Identifying counterfeit coins: an introduction for rare coin collectors

The Coin Shop | Rare Coin Collectors

Learn how to distinguish authentic coins from counterfeit fakes.

By Michael McConnell

According to CBS News, inexperienced rare coin collectors who mistake counterfeit coins for the real deal stand to loose a pretty penny. A recent report notes that over one million counterfeit coins have been made overseas and sold to unsuspecting collectors throughout the U.S. – some as “replicas,” others as authentic originals. The price difference between authentic coins and cheap copies can be astronomical: for example, an original 1916-D dime can fetch a price of about $700, while a replica is worth only a few dollars if that. If you are a novice coin collector, consider the following tips for identifying counterfeit coins.

As noted in past columns, research and education are key components for success as a rare coin collector. While experienced coin dealers are reliable sources of information about rare coins, those with integrity and a truly honest approach will encourage their customers to learn for themselves as well. Enrich your collecting experience by reading up on the series you wish to collect, and getting a good sense of coin values before buying or selling coins.

When it comes time to make a purchase, Numismatist Guide urges collectors to remember the following tips:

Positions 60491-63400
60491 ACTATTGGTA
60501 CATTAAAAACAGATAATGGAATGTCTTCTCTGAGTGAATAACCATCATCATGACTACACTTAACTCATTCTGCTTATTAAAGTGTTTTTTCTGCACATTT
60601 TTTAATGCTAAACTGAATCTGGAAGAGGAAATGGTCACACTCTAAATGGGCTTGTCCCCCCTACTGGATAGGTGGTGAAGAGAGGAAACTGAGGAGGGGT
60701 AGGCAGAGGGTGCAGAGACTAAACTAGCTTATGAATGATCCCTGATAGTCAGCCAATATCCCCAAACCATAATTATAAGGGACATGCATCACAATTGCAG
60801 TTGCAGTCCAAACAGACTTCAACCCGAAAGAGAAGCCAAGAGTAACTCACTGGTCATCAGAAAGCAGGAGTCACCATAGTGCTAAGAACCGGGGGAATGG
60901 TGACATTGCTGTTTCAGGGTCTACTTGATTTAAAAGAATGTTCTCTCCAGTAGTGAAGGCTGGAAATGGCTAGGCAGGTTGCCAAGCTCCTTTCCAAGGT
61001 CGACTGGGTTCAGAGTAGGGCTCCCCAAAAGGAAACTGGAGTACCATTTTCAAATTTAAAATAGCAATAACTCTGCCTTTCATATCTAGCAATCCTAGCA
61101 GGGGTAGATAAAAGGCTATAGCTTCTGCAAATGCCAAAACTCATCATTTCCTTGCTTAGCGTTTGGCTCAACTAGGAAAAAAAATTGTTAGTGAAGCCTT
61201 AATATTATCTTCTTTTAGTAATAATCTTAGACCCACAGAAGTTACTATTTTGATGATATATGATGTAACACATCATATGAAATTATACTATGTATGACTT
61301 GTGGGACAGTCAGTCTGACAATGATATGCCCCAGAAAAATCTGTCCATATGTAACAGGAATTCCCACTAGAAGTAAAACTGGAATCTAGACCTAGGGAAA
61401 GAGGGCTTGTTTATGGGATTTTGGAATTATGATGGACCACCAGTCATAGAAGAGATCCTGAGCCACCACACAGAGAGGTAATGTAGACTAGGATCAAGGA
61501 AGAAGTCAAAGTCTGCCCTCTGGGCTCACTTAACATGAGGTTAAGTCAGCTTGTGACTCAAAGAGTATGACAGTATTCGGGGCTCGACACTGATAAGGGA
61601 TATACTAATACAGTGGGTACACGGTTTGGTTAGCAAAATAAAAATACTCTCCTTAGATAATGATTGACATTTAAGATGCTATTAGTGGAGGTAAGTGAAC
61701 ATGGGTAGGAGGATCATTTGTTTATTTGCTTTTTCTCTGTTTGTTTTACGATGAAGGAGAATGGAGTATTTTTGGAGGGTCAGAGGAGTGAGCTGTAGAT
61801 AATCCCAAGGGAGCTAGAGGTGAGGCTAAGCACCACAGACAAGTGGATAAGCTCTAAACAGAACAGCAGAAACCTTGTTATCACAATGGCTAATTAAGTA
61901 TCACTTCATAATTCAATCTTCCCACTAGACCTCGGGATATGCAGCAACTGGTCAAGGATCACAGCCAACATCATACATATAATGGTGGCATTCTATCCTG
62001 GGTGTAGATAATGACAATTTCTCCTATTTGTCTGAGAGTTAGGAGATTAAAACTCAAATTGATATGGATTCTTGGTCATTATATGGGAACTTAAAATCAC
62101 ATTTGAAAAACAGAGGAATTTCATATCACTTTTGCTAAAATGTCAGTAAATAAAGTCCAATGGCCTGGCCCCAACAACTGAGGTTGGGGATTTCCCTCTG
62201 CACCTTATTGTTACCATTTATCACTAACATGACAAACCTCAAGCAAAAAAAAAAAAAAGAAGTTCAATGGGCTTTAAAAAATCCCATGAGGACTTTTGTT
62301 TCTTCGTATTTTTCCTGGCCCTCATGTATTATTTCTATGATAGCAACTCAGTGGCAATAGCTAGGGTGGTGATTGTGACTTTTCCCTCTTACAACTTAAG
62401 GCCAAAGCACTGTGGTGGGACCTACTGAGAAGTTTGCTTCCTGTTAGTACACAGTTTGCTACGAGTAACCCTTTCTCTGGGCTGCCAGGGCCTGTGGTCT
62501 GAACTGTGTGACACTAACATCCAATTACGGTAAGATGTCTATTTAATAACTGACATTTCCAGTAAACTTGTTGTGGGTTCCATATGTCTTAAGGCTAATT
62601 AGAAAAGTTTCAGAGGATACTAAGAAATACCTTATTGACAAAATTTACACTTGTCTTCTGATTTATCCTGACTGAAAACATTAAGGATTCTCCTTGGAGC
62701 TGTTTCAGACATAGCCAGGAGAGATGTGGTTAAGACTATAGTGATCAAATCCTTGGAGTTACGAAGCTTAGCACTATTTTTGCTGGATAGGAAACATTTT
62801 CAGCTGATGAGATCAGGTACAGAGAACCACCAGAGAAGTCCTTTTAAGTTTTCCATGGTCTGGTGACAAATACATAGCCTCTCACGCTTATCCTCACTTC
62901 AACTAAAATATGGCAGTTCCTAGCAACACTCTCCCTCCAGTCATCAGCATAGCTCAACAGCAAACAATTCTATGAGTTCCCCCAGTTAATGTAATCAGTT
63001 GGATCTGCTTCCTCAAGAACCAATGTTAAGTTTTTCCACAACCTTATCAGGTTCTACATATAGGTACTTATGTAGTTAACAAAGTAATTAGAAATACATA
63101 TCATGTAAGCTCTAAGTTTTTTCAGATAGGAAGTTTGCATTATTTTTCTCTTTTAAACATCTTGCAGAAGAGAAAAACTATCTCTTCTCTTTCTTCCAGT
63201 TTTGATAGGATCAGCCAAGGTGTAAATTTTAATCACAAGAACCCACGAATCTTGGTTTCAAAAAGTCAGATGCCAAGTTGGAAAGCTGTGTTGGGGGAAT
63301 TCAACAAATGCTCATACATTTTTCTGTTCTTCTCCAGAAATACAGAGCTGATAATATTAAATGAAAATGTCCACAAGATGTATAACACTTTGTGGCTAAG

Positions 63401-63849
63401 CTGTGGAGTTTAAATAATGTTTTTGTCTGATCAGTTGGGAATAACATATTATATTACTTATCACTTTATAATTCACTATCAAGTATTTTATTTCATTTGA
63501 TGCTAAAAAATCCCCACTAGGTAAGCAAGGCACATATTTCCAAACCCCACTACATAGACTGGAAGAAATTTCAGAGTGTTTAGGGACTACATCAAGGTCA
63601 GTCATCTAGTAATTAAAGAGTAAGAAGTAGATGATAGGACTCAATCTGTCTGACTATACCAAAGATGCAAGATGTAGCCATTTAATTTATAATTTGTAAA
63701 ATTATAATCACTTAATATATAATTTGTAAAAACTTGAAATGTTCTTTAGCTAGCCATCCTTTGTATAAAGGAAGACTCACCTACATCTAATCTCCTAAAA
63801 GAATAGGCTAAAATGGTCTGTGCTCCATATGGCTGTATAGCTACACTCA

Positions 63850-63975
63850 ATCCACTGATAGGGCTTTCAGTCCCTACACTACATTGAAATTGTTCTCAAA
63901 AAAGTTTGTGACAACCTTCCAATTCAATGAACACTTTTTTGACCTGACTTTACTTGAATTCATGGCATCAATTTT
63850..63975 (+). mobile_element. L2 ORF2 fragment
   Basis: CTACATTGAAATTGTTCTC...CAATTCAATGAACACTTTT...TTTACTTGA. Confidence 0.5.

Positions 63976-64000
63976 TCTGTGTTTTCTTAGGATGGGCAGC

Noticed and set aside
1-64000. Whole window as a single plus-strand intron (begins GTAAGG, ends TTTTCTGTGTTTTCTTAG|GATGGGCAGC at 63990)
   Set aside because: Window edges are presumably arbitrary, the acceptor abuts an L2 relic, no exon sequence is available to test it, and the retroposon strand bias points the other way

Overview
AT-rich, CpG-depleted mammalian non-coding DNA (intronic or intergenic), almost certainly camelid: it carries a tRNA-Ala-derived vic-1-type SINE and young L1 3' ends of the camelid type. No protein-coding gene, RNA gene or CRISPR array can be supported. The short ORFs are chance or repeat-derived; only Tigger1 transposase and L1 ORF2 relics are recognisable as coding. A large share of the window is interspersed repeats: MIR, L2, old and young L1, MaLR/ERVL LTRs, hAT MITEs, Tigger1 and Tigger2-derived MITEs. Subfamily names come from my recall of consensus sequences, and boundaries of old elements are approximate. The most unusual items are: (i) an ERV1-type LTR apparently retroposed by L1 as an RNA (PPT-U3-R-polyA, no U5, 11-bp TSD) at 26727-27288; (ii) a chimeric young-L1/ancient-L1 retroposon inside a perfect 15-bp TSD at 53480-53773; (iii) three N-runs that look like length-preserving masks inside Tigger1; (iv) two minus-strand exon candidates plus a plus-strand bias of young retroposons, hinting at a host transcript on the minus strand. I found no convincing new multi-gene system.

• Compare the sale coin with an authentic coin. Fake coins will usually exhibit slight differences in color, texture, thickness or weight when compared side-by-side to originals.
  • Zero in on design details. Get to know the piece you are looking to purchase as intimately as possible. Remember unique die characteristics of an authentic coin when considering the piece in question.
  • If you have any question at all on the piece you wish to purchase, consider buying a certified coin that has already been authenticated by a third party.

Most coin collectors will never encounter counterfeit pieces. However, it is important to be prepared. That said, the more you learn about the coins in a series, the less likely you will be to fall victim to unscrupulous sellers. Learn more from an expert San Diego coin dealer by visiting us at the Coin Shop in La Jolla or getting in touch online today:

Related posts:

  1. Commodities versus collectibles: a precious metals buying guide
  2. Coins for cash: where and how to sell rare coins from your collection
  3. Scrap gold jewelry vs. gold coins: how to get the best gold prices
  4. Investment or insurance? Defining the difference for today’s precious metals buyers
  5. Identifying rare coin values: Which of these coins is worth over $1000?

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Posted by Social Media Staff on Jul 22, 2012. Filed under Columns, Michael McConnell, Sponsored Columns. You can follow any responses to this entry through the RSS 2.0. You can leave a response or trackback to this entry

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